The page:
4. Investigate whether the cast iron pipes under the slabs and laterals of homes located on the waters, which transmit feces from each residence near the waterway/lake to the sewer system, are damaged and, if so, the homeowner must replace such pipes. Smoke testing conducted in 2011 by CCU on several dozen homes in this area showed that several of the homes tested failed the test meaning their pipes/laterals were cracked and fecal contaminate water was infiltrating soil near the waterway. However, CCU took no action to verify the problems identified in the test were corrected by the homeowner; and
  5. Before the dredge is completed, the County should have a police team dive in the two waters to inspect all areas dredged. This inspection will determine whether ALL debris in such waters has been extracted. Atkins stated any remaining algae mat not extracted (including that attached to submerged debris) will cause the algae to continue to grow.

The Commission should quickly approve the dredging contract change order and amend the many sections of the contract causing confusion between the County and ProLime to make performance under the contract readily determinable/calculable by both parties.

Finally, our group is asking the Commission replace Ray Sandrock, as County Administrator, for the evidence we have assembled overwhelmingly shows he and several of his top lieutenants have ignored citizens’ warnings, alerts and complaints about problems in the two waters since early 2010 (when Sandrock became Administrator) and he/his Administration personnel refused to follow through/implement a simple, cheap (less than a $15,000 cost) “fix” identified in the early part of 2010 to stop proliferation of the bacteria growth. Such fix required a standard permit from the state to initiate. The fix was agreed upon by the then Commissioner Bob Starr and the then Administrator, Roger Baltz, and Mr. Sandrock, Baltz’s successor, was advised of the fix, knew of the permit requirement and was told by Baltz and Starr of why the fix was needed. However, the required permit was never applied for and hence the fix (the same” fix” as discussed in Investigative Recommendation No.1 above) was never implemented, which has caused the remedial cost of taxpayer funding required to escalate to a staggering amount probably exceeding over $4M to solve a problem, which should have been solved in 2010. Unbelievably, we now understand Administration last month applied for the permit they stonewalled for 18 months before.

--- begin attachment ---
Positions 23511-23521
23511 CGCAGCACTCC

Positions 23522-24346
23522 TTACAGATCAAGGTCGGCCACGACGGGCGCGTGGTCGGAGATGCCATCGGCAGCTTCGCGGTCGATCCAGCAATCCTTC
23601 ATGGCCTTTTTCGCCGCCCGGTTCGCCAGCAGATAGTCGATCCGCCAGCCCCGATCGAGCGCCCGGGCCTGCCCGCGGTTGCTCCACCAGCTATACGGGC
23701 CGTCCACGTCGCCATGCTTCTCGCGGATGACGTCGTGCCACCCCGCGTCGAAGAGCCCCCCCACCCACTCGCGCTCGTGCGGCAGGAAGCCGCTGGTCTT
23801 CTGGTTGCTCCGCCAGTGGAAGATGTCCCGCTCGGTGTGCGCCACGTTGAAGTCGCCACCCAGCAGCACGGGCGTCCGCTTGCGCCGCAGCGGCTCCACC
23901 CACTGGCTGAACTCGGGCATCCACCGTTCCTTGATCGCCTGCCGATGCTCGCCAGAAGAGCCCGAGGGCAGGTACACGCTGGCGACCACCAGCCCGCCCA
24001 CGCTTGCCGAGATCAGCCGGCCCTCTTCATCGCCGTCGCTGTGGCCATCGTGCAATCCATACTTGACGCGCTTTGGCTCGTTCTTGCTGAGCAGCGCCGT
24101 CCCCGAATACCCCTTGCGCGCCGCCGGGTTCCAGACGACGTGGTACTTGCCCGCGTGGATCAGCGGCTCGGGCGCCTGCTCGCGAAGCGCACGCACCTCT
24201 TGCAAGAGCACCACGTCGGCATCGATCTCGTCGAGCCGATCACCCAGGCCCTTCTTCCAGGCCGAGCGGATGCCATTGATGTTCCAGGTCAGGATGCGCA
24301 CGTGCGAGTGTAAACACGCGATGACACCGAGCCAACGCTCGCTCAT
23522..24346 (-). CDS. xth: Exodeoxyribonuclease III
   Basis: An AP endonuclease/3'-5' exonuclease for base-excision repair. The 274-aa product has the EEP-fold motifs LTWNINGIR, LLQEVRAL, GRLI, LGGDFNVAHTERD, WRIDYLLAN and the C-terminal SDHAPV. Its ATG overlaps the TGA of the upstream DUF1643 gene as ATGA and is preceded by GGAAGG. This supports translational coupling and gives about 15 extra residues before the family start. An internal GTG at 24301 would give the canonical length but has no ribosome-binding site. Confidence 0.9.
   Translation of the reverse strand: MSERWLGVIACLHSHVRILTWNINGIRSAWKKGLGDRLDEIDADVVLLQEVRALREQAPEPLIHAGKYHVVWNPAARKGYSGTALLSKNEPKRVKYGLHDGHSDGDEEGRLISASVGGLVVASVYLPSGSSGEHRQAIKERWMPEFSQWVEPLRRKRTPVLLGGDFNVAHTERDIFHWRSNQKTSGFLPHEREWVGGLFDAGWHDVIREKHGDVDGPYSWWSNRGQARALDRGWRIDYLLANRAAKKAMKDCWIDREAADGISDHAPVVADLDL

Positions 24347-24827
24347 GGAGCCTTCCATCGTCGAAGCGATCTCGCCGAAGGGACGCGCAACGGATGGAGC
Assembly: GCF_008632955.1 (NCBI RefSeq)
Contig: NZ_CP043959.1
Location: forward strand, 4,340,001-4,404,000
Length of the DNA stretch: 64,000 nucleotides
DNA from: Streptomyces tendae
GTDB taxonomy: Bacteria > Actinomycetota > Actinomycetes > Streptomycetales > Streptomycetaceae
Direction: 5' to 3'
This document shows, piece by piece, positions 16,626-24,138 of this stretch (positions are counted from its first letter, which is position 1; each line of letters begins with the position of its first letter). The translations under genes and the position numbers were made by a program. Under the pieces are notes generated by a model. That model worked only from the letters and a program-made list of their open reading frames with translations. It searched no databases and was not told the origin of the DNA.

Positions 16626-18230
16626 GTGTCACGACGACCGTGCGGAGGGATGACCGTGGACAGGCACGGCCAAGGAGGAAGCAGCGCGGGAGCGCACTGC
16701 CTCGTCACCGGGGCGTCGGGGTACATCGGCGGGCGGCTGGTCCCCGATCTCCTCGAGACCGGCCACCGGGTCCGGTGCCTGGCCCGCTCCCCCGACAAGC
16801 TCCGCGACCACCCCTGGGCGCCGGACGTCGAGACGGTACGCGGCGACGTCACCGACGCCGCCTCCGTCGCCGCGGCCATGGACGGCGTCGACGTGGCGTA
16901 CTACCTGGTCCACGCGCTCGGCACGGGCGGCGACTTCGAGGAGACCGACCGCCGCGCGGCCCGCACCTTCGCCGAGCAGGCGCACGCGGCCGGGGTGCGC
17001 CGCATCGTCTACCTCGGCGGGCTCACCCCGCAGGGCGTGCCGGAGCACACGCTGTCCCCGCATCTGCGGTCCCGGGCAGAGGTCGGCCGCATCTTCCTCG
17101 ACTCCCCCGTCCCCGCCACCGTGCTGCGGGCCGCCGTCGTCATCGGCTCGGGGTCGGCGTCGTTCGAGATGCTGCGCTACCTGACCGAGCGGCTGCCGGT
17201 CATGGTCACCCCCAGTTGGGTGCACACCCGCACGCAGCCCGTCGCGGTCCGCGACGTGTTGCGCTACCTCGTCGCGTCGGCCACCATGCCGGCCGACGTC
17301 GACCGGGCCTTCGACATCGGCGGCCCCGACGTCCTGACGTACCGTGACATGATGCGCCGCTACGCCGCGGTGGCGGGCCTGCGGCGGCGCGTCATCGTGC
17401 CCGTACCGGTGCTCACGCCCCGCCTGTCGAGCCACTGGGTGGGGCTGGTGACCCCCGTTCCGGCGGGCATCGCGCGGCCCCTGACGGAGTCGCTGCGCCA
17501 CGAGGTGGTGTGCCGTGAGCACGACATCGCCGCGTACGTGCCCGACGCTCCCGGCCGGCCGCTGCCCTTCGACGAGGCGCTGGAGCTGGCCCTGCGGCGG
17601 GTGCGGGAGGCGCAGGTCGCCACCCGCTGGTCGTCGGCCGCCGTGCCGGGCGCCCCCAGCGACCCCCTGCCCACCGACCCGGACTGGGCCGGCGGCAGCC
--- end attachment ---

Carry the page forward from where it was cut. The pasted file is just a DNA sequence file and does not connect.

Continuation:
We note Sarasota County has just fired its County Administrator; the reason cited was the Administrator’s managerial approach was made the county’s employees angry. Wow! The case against Ray Sandrock dismissal makes the Sarasota firing look like child’s play.

In closing, our group is prepared to initiate taxpayer initiatives against Mr. Sandrock if the Commissioners refuse to replace him irrespective of the multitude of factual evidence presented. We intend to submit to the Commissioners an Indictment Document citing the many specific/factual charges worthy of dismissal. Given the strong interest in this initiative, we expect the document will be signed by hundreds of CC taxpayers. If necessary, there will also be additional initiatives taken for we strongly believe county management must be placed under capable hands of a non-bureaucrat with a strong business background and the proven ability to develop and manage an efficient budget, which respects/safeguards taxpayers’ monetary contributions. The current occupant of the CC Administrator position is a bureaucrat who has proven since he has held the office he could care less about what the citizens and taxpayers of this county think or what they want from their Administrator.

My concern is will this contamination remain in the boundaries of Charlotte County? Is there a possibility that if this is not handled quickly and appropriately that we who live in North Port could possibly be subjected to this contaminated spillage?